Senate Bill 518 gives people the power to plan for the management and disposition of their digital assets in the same way they can make plans for their tangible property: by providing instructions in a will, trust, or power of attorney.
Senate Bill 927 requires Senate approval of Pennsylvania’s representatives on the Delaware River Bridge Commission.
House Bill 934 amends the Public Welfare Code to codify the Keystone Education Yields Success (KEYS) Program. The bill returns to the House for concurrence on Senate amendments.
Senate Bill 1045 standardizes the definition of “Veteran” by defining the term “Conditions other than Dishonorable.”
Senate Bill 1046 standardizes the process for promotion on the retired list of the Pennsylvania National Guard.
House Bill 1411 brings Pennsylvania into compliance with changes made by Congress to the Uniform Relocation Assistance and Real Property Acquisition Policies Act. The bill returns to the House for concurrence on Senate amendments.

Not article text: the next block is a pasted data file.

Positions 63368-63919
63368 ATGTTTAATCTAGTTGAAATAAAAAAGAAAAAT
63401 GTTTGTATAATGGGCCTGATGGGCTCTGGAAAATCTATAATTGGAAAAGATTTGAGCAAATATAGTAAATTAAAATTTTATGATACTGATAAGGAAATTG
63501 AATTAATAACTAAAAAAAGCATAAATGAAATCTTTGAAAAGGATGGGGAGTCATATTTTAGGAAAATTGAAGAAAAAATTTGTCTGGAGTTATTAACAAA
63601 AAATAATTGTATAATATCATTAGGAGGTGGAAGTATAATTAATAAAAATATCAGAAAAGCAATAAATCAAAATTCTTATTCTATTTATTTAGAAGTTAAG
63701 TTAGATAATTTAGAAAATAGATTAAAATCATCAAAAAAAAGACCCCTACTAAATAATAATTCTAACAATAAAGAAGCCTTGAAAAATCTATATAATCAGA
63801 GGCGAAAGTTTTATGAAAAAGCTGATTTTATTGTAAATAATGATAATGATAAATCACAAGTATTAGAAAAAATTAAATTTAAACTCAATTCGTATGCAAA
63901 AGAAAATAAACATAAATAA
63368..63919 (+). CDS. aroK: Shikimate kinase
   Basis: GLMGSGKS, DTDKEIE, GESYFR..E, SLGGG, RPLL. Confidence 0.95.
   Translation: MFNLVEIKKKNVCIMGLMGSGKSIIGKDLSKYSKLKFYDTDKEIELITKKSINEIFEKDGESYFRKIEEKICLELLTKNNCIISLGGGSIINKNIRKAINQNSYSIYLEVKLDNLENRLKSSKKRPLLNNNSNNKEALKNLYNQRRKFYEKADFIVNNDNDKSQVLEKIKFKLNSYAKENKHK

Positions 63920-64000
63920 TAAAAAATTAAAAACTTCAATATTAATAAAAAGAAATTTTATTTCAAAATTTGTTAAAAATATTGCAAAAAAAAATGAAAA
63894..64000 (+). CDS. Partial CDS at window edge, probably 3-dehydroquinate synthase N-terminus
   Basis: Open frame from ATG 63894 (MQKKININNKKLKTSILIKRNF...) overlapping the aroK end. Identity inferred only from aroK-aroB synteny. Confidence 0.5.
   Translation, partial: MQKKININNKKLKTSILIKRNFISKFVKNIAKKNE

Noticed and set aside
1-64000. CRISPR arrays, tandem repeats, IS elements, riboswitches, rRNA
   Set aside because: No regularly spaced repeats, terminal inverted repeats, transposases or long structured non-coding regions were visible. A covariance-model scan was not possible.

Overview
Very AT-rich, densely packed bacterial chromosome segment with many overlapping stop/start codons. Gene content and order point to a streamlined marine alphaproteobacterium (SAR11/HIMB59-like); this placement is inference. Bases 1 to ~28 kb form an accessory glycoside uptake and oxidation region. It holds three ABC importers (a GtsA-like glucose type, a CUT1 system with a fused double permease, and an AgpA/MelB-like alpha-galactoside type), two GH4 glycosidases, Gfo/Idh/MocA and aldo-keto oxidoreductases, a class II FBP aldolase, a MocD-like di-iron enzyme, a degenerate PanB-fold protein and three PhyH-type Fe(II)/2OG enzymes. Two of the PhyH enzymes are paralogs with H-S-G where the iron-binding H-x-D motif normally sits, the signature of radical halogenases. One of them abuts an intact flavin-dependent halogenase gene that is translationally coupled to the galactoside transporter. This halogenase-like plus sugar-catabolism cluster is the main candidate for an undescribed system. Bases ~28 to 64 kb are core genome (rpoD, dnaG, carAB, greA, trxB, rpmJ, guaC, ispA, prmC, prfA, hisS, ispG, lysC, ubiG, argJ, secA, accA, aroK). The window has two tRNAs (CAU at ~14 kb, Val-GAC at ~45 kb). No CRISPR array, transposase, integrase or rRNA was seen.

Bills Sent to Governor for Enactment
Eight bills received final legislative approval this week and were sent to the Governor for enactment into law.
Senate Bill 77 provides regulatory relief for beagle trainers.
House Bill 239 amends the County Pension Law to further provide for definitions and for supplemental benefits.
Senate Bill 609 creates the Prostate Cancer Surveillance, Education, Detection and Treatment Act.
House Bill 753 establishes the Pennsylvania Long-Term Care Council within the Department of Aging.
Senate Bill 775 updates and revises the Third Class City Code.